Regular Drinking To Excess Could Take Years Off Your Life, Says Study

Frederick Owens
April 15, 2018

Scientists conducted an analysis and found that eating large quantities may give a start to cardiovascular disease and stroke.

Researchers looked at 83 studies involving 600,000 people from 19 high-income countries, with nearly half of data coming from the UK.

The findings are broadly in line with United Kingdom alcohol guidelines, which since 2016 have recommended drinking no more than 14 units of alcohol per week for both men and women.

"The issue of moderate drinking and its health effects is a very important one, because the majority of people in the country drink and most of those people do so moderately".

A 40-year-old drinking half a dozen 6 ounce glasses of wine a week is considered a safe limit, researchers said. But this study also suggests that whatever level you drink at, even if it's under the guidelines, drinking even less will help reduce your health risks. "But above two units a day, the death rates steadily climb", explained Professor David Spiegelhalter from the University of Cambridge, who was not involved in the study. Over 120 scientists gathered data on the drinking habits and cardiovascular health of nearly 600,000 current drinkers across the world. However, it's very easy to cross the risky threshold over which cardiovascular diseases have a field day.

Those consuming 10-15 drinks a week could expect to lose one to two years of their life, while those consuming 18 or more were likely to die four or five years earlier.

Current Irish guidelines recommend a limit of 170g pure alcohol (17 standard drinks) per week for men and 110g pure alcohol (11 standard drinks) for women.

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"Alcohol consumption is associated with a slightly lower risk of non-fatal heart attacks, but this must be balanced against the higher risk associated with other serious - and potentially fatal - cardiovascular diseases", Wood said in a statement. But the study found a striking linear relationship between alcohol intake and dying from any cause.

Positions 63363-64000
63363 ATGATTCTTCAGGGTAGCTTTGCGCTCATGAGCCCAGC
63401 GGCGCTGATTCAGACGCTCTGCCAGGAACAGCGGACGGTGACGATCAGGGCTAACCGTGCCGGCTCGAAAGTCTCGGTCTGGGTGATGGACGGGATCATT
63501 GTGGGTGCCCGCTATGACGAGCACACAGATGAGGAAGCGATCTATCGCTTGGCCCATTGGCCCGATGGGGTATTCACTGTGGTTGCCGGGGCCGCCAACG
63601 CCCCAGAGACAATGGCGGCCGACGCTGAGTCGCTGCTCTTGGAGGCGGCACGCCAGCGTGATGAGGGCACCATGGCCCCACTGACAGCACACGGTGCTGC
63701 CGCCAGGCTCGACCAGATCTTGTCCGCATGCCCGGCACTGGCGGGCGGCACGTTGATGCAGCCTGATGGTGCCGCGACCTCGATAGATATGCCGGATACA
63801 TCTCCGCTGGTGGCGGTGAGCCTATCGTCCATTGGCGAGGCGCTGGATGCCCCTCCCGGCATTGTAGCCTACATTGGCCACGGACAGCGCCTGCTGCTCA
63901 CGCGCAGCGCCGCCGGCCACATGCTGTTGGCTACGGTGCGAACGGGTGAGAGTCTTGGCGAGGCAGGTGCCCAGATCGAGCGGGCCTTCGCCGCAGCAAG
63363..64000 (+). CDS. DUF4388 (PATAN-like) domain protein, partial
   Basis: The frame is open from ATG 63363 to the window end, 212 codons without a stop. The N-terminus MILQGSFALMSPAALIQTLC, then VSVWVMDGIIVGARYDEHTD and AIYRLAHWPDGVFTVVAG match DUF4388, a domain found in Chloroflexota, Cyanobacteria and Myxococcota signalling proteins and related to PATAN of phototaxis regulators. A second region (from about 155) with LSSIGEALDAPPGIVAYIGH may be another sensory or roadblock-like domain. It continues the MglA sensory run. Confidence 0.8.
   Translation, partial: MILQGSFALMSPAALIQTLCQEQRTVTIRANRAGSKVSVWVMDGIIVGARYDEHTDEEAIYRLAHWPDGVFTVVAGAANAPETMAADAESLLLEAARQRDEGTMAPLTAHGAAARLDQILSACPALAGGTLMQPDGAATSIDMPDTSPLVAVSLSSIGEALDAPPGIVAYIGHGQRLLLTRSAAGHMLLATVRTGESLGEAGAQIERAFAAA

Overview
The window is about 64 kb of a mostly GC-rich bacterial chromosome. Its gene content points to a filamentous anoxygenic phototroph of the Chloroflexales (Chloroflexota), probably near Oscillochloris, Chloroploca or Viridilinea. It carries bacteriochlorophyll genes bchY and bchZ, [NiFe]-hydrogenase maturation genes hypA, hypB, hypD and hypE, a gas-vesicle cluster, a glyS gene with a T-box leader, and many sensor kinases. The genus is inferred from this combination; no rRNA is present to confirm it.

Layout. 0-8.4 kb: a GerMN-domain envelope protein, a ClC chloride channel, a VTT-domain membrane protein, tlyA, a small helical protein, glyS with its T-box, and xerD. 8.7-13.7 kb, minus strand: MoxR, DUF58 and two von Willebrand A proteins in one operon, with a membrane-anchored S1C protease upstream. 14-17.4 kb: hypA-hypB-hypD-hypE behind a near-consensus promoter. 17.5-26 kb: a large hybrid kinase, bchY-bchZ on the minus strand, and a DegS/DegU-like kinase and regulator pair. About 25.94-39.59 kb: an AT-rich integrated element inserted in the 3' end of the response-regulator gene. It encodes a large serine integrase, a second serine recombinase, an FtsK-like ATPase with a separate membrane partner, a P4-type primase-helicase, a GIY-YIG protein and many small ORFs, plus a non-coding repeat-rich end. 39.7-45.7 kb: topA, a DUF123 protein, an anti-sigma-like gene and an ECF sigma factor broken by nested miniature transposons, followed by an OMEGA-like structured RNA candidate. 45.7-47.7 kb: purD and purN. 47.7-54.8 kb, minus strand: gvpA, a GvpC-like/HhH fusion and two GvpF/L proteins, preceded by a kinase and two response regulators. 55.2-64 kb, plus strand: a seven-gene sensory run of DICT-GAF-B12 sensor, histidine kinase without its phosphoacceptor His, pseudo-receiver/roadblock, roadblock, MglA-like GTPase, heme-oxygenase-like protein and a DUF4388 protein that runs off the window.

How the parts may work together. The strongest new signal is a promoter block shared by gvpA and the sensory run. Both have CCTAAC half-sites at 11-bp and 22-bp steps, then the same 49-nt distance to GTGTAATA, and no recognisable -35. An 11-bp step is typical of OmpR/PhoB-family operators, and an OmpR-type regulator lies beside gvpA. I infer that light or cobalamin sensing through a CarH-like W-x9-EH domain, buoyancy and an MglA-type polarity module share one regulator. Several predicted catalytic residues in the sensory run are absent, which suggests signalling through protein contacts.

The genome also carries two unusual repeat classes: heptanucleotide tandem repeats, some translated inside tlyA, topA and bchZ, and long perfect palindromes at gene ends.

However, drinking above this limit was linked with lower life expectancy.

Angela Wood, who is the lead author of the study and senior lecturer at the University of Cambridge told The Washington Post, "When the US reviews their guidelines, I will hope they would use this as evidence to consider lowering the guidelines for men probably in line with female guidelines".

The findings dovetail with recent research showing that even low levels of alcohol raise the risk of cancer, particularly breast and colon cancer.

Tim Chico, professor of cardiovascular medicine at the University of Sheffield, reckons the study is proof that drinking lots and getting away with it is "too good to be true".

"Excessive drinking for an extended period of time increases the risk of cardiovascular disease". Virtually every researcher working on the study has ties to industry. The CDC says more than 38 million American adults admit to binge-drinking once a week and guzzle an average of eight drinks per spree. The US-government funded trial is "testing this amount [of alcohol] that appears to increase death", he says.

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